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U.S. Declares Who is Responsible for WannaCry

A database on the Dark Web has 1.4 billion credentials, how many belong to you?

  • 19 December 2017
  • Author: TMcShane
  • Number of views: 1539
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U.S. acknowledges North Korea behind WannaCry attacks


                Remember that global ransomware attack back in May? The one that left over 200,000 computers in over 150 countries encrypted, including the UK’s National Health Service? The U.S. declared on Monday that they have identified who is responsible, and the answer should come at no shock…

                

For years, North Korea has been leveraging computer hacking tools that enable them to cause global disruptions at low costs. Kim Jong Un has accelerated the development of these tools and continues to invest in cyber activity that is capable of damaging bigger, more powerful nations. In 2014, North Korea successfully hacked the network of Sony Pictures, extracting corporate information, disrupting systems and ultimately demanding the studio cancel the release of one of their upcoming films, a comedy that depicts the assassination of Kim Jong Un himself. This attack and subsequent ones have resulted in economic sanctions imposed by the US. The Trump administration has similarly called on “all responsible states” to respond to North Korea’s cyber activity by implementing all relevant United Nations Security Council sanctions.

 

                North Korea was widely suspected to be behind the attack before the public announcement last Monday. British intelligence acknowledged North Korea as the party responsible back in October, and the CIA issued a similar statement last month linking North Korea to the attacks, though this is the first time it has been publicly stated. “North Korea is directly responsible.” Said Thomas Bossert, Trump’s national security advisor. “We do not make this allegation lightly. It is based on evidence. We are not alone with our findings either.”

 

These are the shocking, real-life results of a data breach- were you affected?

 

                A research firm that specializes in the Dark Web recently made a discovery that should frighten, infuriate and concern you all at the same time. 4iQ is a group of researchers focused on Identity Threat Intelligence, and has indexed billions of exposed identities across the Dark Wed. A report released yesterday identified an easily accessible and interactive database of over 1.4 billion user credentials being circulated on the Dark Web. Comprised from over 252 separate data breach incidents, this is one of the largest active databases discovered on the Dark Web, and to make matters worse, it appears that most of the information contained in the database is completely accurate.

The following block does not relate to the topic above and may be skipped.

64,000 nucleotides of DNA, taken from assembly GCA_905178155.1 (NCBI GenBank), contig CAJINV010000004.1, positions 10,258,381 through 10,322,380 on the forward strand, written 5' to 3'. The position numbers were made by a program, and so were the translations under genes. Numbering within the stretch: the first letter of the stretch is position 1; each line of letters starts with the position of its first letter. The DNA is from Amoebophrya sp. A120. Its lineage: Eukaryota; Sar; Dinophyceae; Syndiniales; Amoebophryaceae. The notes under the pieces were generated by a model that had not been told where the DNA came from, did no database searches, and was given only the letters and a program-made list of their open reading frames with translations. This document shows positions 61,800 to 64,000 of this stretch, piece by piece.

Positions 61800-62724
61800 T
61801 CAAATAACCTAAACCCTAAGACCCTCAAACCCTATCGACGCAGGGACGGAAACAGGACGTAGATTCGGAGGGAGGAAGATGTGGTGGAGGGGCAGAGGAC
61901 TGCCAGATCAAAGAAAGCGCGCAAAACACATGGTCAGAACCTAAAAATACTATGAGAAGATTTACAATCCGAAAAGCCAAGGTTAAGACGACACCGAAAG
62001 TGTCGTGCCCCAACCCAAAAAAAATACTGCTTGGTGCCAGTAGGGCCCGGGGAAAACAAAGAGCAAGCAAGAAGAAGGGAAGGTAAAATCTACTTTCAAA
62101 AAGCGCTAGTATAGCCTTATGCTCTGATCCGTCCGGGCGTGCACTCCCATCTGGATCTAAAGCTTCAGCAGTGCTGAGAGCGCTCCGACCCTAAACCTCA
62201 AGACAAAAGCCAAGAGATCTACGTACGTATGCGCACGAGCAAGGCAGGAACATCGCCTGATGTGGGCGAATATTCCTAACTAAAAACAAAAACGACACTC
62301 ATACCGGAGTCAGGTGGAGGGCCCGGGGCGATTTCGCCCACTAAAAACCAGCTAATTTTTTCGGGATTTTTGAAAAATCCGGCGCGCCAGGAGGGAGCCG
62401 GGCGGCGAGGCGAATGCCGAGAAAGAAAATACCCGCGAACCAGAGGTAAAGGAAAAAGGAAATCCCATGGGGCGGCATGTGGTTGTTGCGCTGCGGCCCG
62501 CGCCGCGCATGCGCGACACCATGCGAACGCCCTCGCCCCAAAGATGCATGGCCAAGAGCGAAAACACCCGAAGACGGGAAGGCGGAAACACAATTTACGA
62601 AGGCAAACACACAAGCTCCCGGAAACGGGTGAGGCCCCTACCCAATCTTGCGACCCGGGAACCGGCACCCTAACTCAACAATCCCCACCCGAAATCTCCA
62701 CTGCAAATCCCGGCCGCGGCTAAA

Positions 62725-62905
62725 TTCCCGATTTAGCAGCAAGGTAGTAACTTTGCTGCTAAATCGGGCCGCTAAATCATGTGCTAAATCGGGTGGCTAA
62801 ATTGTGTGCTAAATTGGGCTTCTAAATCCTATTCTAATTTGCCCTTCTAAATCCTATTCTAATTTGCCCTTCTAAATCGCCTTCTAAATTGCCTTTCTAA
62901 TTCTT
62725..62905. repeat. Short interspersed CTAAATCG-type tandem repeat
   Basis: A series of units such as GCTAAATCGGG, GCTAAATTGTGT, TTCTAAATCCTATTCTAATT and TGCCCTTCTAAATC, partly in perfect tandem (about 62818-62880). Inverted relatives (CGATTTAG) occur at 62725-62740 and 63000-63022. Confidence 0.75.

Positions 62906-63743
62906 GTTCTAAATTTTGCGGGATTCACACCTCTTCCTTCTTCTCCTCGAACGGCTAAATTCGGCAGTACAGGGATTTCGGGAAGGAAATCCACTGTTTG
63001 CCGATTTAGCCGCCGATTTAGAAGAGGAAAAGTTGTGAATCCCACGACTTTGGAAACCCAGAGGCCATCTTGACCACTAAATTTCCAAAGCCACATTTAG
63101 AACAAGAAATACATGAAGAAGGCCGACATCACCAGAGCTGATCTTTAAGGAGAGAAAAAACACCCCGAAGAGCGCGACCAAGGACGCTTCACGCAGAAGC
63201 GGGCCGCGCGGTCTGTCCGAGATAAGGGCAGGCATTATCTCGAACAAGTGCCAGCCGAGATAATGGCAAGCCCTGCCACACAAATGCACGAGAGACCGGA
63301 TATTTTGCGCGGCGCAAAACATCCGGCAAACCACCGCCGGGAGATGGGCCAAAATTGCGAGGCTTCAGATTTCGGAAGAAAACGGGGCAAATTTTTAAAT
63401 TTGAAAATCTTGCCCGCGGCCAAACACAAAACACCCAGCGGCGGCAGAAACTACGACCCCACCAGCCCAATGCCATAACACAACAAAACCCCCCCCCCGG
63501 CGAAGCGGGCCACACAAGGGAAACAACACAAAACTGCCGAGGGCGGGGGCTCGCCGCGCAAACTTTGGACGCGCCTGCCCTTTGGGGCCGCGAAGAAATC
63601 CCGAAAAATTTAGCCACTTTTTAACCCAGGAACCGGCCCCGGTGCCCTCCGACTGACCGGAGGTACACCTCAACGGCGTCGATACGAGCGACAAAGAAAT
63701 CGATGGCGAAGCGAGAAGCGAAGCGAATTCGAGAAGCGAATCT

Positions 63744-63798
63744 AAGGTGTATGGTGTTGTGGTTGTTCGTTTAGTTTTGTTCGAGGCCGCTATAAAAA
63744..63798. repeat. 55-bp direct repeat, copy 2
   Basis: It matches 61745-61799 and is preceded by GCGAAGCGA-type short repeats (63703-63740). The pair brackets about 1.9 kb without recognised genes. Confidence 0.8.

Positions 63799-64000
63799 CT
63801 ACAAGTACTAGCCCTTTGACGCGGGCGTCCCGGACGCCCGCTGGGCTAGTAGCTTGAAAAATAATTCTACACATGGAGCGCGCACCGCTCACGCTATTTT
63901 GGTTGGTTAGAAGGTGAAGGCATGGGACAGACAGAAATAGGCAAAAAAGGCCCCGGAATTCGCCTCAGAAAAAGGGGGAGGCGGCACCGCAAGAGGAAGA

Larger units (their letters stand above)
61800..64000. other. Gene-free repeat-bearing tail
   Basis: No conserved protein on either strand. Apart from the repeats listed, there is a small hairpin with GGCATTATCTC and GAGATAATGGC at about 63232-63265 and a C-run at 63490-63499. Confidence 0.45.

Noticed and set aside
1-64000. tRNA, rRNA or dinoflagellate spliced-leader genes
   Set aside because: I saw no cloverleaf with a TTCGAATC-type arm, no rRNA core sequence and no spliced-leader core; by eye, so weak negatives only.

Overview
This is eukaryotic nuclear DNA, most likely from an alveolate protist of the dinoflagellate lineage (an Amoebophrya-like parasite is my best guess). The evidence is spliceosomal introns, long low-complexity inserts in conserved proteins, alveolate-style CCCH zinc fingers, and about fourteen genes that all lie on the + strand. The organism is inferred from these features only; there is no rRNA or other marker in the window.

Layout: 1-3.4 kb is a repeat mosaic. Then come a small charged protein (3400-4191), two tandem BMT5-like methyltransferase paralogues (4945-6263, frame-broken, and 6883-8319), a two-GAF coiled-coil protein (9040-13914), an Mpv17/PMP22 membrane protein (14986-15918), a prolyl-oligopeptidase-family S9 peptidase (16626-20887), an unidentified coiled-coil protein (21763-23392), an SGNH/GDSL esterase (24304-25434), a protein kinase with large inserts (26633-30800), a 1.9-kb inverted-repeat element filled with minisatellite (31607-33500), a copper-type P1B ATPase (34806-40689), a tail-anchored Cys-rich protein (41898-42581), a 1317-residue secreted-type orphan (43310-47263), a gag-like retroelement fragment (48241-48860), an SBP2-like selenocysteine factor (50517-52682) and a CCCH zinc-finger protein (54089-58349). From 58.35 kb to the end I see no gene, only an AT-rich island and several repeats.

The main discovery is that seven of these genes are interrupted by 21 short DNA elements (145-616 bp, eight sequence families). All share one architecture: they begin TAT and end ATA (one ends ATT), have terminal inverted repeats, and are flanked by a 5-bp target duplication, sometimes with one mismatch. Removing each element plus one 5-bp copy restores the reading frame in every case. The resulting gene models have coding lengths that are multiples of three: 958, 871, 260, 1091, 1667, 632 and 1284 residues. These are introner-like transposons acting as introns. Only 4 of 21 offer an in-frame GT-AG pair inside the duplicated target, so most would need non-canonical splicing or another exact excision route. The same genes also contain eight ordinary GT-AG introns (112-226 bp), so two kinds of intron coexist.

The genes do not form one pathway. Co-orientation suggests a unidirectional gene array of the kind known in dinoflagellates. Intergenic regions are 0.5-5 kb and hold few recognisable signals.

So, if you were asking what it meant for you that Yahoo!, or Equifax, or Gmail, or whoever it was, experienced a recent data breach, here is your answer: Your personal credentials to accounts containing sensitive information could be sitting on this database, being distributed amongst hackers on the Dark Web. Essentially, your identity could be up for sale on the black market. If I haven’t already frightened you into changing your passwords on commonly used applications, then I would ask you to do so now, for your own protection. This should be done every time a company whose products you use experiences a data breach. You can be assured, that if your sensitive data, or even your identity, is stolen, the big companies responsible for compromising your information in the first place won’t be on the hook. This is one real-life example of how everyday consumers will suffer, now and for many years to come, for the negligent security practices in place at some of the largest institutions in the world. So take the steps needed to protect yourself and remind friends and family to do the same.

 

What are the most common passwords used?

 

                The researchers at 4iQ compiled the most commonly used passwords found in the database, and the findings could at least shed some light on how widely used these passwords actually are. Naturally, hackers' very first efforts will be to try to gain access using these common passwords, so if you still use ‘qwerty’ to log into Facebook, it’s really only a matter of time…

 

Top 25 Used Passwords:


1 – 123456- used 9,218,720 times

 

2 – 123456789- used 3,103, 503 times

 

3 – qwerty- used 1,651,385 times

 

4 – password- used 1,313,464 times

 

5 – 111111- used 1,273,179 times

 

6 - 12345678

 

7 - abc123

 

8 - 1234567

 

9 - password1

 

10 - 1234567890

 

11 - 123123

 

12 - 12345

 

13 - homelesspa

 

14 - iloveyou

 

15 - 1q2w3e4r5t

 

16 - qwertyuiop

 

17 - 1234

 

18 - 123456a

 

19 - 123321

 

20 - 654321

 

21 - 666666

 

22 - 123

 

23 - monkey

 

24 - dragon

 

25 - 1qaz2wsx



Thomas X. McShane


tmcshane@sim2k.com


(317) 251-7920


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